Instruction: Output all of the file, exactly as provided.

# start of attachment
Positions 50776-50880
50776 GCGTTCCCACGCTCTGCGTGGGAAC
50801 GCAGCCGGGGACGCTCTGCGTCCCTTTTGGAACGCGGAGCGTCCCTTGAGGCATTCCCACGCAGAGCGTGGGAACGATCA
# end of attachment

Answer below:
Positions 50776-50880
50776 GCGTTCCCACGCTCTGCGTGGGAAC
50801 GCAGCCGGGGACGCTCTGCGTCCCTTTTGGAACGCGGAGCGTCCCTTGAGGCATTCCCACGCAGAGCGTGGGAACGATCA